In September of 2011, Old Mutual initiated the Kurera-Ukondla Youth Fund, a revolving youth fund intended to sustainably finance entrepreneurial visions of the country’s youth. There were many discrepancies from the beginning on the part of management of the grant itself and as funding proceeded through the years, the failing trickled in again and again as had been anticipated that the fund was bound to fail. Both the disbursing entities and the youths are to blame for the fail, there was not a saint I the story, not even one. Proposals both good and bad were submitted for the fund. Some were accepted some were not. Of those that were accepted, approximately 90% of the proposed projects, micro, small and medium business enterprises (MSME) never succeeded as had been planned, thought and proposed by the youth.
There are five outstanding proposal-related reasons on the part of the youth that led to the high and inflated failure to success ratio of proposed ventures:
  1. Extravagancy and financial indiscipline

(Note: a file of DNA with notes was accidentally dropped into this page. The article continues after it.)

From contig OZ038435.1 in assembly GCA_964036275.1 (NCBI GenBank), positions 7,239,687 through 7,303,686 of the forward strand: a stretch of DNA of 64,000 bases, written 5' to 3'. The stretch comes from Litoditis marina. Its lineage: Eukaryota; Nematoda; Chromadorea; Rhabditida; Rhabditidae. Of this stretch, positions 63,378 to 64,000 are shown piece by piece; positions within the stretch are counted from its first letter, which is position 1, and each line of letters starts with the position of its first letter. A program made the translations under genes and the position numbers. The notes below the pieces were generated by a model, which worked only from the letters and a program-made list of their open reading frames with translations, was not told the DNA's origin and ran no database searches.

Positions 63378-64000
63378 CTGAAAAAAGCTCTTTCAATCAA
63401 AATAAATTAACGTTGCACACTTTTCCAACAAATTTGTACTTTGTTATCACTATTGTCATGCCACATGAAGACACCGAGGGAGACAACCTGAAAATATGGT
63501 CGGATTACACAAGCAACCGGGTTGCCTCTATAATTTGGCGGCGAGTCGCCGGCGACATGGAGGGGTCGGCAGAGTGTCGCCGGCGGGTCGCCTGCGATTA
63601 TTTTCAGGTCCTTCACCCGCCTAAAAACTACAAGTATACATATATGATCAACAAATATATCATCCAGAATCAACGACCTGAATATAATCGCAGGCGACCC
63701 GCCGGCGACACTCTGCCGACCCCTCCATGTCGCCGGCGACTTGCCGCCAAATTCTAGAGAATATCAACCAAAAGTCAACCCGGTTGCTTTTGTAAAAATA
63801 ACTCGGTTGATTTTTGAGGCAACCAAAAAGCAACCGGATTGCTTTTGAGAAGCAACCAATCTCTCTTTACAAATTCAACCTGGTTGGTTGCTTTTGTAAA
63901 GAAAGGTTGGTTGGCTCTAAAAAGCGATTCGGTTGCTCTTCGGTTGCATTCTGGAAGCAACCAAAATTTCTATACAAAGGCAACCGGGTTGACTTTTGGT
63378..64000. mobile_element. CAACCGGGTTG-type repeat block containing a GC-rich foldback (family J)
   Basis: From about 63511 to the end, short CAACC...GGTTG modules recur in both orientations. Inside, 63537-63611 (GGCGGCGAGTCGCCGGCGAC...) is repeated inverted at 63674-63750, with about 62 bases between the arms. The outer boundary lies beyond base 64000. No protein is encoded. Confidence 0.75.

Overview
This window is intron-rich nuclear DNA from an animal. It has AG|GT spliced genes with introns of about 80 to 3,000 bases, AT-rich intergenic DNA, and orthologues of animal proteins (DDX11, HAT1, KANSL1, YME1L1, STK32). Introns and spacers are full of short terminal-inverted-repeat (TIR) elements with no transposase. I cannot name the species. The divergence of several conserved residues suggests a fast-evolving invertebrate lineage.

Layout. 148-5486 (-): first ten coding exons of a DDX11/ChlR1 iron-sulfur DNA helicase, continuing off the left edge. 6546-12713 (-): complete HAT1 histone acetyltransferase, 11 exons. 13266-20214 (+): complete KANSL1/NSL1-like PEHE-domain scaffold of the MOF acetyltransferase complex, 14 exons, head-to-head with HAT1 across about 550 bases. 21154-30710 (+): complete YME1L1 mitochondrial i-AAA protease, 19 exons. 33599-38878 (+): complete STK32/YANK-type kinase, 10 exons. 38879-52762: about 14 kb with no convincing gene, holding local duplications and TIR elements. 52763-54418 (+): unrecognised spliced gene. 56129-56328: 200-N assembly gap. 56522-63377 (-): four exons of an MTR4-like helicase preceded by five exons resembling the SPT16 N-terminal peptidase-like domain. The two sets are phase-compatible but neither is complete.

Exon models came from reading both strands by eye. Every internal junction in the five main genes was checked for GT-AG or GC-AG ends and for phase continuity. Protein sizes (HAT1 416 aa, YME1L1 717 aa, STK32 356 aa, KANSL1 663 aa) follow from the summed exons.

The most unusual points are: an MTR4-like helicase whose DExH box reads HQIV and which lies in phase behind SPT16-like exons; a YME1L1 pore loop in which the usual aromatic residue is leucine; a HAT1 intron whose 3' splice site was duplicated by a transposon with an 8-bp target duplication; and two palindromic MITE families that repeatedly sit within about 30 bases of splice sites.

As youthful desires for luxury would have it, some youths bought cars with the money among the many other ways in which they pampered themselves. Some used the money to pay the bride-prices or lobolas for their loved ones. In the end, only change from extravagant and fancy spending was invested into the businesses that were proposed and for which the grant money was earned in the first place.
Here is the problem with this situation. If a proposal is good to the paper and the endeavour is solid, thus practically viable at a stated value, the moment you divert as small as 1% of the fund money, the repercussions can be as small as 1% negative but they can actually be even higher for such a small diversion.  Suppose you have a proposal to start value addition of maize by grinding and packaging mealie meal, and your proposal succeeds to earn a grant. Then in your mind you stumble upon the idea of  “saving a little money”, thus you decide to buy a sealer and sowing machine that costs $1250 in place of the proposed standard costing $2000. You have saved $750 for uses personalized or otherwise yes, but that will cost you.